A weekend interview with ...
... Linda Evans, University of South Florida assistant professor of foreign language education and ESOL. Evans, past president of Sunshine State Teachers of English to Speakers of Other Languages, quietly led a grassroots effort that prompted Gov. Charlie Crist to veto SB 2512, which would have reduced ESOL training for reading specialists from 300 hours to 60. She spoke with reporter Jeff Solochek about why, in a state heavy with speakers of other languages, such a bill would have hurt education.
JS: The bill came out of what?
LE: It came out of Clay County and it came out of the frustration of the reading specialists there, who are required to take course work to gain their reading endorsement and to take course work to gain the ESOL endorsement.
JS: And that was too much for them?
LE: Yeah, I think so. ... One of the things we've run into in the past is the way the districts set things up vary from district to district in terms of the training requirements. My understanding was that with the reading money that came into the state ... that opened opportunities for districts to hire reading coaches. What they did was they of course gave the opportunities to teachers already teaching in the districts. And they recruited from out of state. But they would be teaching out of field until they did the course work for their endorsement.
JS: Does everyone need to have an ESOL endorsement?
LE: If they have English language learners that they're working with. ... The (1990) consent decree required that all teachers involved in language arts instruction for English language learners need to be credentialed. And all teachers to teach English language learners need to have some level of credential. And it was determined by the Department of Ed that the reading specialists fell into that category. ... Because teaching reading in a student's second language is not the same as teaching it in their native language.
JS: They went to a 300-hour requirement. That has been in place for as long as I can recall, because I have heard teachers complain about it for as long as I can recall.
LE: What happened with the reading teachers in this particular issue is that the reading endorsement came on top of whatever else the teachers had to do. So looking for relief ... somebody did a crosswalk of competencies between the reading endorsement and the ESOL endorsement ... and their contention was that there was only one course worth, or about 60 hours, of training that did not overlap. And so based on that the reading specialists should be able to take just one course ... and gain the ESOL endorsement.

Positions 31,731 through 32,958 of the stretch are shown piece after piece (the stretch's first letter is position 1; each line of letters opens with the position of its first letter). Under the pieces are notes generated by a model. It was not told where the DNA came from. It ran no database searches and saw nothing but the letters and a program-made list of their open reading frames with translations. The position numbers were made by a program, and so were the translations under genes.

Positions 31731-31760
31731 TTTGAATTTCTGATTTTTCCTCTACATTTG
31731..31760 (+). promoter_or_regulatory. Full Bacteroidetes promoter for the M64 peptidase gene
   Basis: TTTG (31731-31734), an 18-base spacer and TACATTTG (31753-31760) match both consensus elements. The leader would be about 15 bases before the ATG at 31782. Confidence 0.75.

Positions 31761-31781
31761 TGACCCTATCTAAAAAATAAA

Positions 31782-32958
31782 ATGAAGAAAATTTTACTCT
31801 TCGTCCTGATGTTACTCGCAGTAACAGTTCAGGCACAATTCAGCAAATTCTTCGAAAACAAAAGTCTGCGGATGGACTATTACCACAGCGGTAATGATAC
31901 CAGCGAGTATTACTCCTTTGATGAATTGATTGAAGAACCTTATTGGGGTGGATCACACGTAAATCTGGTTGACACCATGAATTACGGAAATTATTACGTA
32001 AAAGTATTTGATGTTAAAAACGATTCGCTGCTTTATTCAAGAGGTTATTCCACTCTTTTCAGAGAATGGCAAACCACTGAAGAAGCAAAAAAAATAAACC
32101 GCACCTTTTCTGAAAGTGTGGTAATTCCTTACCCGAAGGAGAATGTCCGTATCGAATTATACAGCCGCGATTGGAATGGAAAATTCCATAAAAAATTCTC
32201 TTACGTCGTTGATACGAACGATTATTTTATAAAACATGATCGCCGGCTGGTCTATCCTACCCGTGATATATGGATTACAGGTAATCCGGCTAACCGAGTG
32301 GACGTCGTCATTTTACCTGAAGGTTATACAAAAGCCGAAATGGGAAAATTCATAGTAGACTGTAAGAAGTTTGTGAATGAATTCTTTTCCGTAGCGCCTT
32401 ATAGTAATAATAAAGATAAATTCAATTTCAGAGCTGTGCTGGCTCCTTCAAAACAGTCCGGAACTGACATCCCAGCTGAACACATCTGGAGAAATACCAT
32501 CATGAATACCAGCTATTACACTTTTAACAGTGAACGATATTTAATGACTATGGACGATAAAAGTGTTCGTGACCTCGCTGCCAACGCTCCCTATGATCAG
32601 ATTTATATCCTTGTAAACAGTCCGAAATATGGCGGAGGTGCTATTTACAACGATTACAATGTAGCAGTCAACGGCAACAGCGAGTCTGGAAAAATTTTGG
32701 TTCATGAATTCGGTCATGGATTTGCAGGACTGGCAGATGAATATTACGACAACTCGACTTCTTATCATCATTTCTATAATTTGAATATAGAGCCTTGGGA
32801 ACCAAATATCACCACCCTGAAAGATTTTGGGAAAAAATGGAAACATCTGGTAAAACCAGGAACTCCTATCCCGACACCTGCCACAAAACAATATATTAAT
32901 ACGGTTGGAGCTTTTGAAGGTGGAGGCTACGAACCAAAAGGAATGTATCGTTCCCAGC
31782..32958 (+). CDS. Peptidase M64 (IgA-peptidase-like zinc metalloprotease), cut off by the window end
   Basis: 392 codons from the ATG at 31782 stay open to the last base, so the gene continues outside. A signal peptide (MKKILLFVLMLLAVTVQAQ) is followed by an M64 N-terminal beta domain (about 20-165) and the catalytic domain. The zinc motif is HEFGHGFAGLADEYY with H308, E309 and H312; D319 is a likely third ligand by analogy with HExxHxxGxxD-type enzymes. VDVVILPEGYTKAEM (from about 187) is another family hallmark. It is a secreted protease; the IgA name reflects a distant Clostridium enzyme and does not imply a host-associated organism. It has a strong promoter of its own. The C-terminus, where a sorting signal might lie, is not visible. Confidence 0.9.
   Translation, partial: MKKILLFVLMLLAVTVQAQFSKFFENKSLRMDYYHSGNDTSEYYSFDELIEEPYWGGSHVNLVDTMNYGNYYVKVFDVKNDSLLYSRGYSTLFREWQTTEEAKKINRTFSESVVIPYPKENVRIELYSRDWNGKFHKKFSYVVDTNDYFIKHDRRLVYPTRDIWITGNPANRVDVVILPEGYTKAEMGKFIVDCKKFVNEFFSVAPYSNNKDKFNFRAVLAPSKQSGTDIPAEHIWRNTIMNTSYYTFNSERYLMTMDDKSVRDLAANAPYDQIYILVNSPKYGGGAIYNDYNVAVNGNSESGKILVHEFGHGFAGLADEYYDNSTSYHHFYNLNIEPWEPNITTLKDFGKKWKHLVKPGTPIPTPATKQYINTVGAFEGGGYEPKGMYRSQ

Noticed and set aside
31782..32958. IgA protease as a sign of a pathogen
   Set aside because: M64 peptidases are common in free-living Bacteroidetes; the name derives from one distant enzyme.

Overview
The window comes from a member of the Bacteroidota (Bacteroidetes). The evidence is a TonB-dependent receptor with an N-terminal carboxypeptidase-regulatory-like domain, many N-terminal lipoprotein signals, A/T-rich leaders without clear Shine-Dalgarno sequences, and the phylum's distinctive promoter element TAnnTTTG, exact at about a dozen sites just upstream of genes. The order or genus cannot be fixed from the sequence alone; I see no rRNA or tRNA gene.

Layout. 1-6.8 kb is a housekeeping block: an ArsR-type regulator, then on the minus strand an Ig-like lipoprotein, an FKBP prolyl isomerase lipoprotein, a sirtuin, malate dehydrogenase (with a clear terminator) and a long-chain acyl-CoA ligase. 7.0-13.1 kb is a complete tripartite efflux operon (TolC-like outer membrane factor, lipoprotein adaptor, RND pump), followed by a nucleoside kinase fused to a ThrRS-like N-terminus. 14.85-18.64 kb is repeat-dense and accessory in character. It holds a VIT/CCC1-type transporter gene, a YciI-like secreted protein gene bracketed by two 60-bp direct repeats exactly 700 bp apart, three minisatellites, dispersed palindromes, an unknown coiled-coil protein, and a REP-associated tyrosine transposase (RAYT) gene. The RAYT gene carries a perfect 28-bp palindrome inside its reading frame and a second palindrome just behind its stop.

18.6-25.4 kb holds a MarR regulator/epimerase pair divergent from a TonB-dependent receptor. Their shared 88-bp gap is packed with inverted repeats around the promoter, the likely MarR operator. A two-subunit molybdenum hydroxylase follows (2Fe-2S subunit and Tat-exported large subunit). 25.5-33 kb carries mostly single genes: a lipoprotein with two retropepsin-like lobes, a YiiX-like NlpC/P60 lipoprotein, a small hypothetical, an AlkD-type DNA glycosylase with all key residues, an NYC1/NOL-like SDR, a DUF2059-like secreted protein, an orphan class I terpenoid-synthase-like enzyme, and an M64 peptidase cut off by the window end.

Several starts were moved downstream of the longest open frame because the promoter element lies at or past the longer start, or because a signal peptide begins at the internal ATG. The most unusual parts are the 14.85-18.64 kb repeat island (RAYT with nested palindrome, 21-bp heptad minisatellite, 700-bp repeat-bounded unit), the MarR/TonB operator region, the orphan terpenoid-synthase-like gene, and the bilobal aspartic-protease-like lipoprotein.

JS: So what did this law seek to do?
LE: Exactly that.
JS: This law, you opposed it. Why?
LE: Reading itself is a fundamental pathway to achievement for students. And it is particularly important if you have a student coming into a system where they're not going to have access to a native-language program. So all of their literacy achievement has to occur in a language they're not familiar with. A reading coach is put in a school to enhance a student's ability in reading. So what you need is a coach who understands how to teach students who are coming in with that situation. ...
JS: So who convinced the governor to not approve this bill?
LE: Well, when I first learned of the bill ... when I went to the Sunshine State TESOL conference back in early May. There was a professor at Florida International University, Eric Dwyer, and then there's a retired faculty person who really spearheaded this, Rosa Castro Feinberg. ... Eric was at the conference and he said, 'Have you heard about this bill?' I said I hadn't heard anything about it. It had already gone through the Senate and apparently went through late in the session ... and was a done deal, apparently. Eric said, 'I don't have much hope we can do anything, but we've got to give it a shot.' I said, 'Absolutely.' So we're at the conference, we made people at the conference aware of it. Then things started taking off. ...
It took a lot longer to get to the governor's desk than we had anticipated. We thought he was going to receive it the next week. But as it took week after week after week to get there, it gave us time. ... A bunch of us contacted everybody we knew involved in organizations. There were 25 letters, I believe, from state and national organizations. ... Some of them were the plaintiff organizations in the consent decree litigation. ... There was a phone campaign. .. People sent e-mails. ... And we did a lot of blogging all over the state. ... There were also people who talked to (Crist) when he was out at events.
JS: It's surprising that it took so much for something that most people were probably unaware was happening at all.
LE: Rosie did say we ended up with between 100 and 150 calls. ... We probably over-killed because we just didn't know and we were just very concerned that if this went into effect it would really erode what is available to students in schools in terms of highly qualified teachers.
JS: Have you talked to the bill sponsor at all and encouraged him or her not to do it again?
LE: I have not, and not that I am aware of. Right now we are in the process of thanking everybody. There was some discussion about what do you do now. And we will carry forward with that discussion. The thought is that this will come up again in some fashion.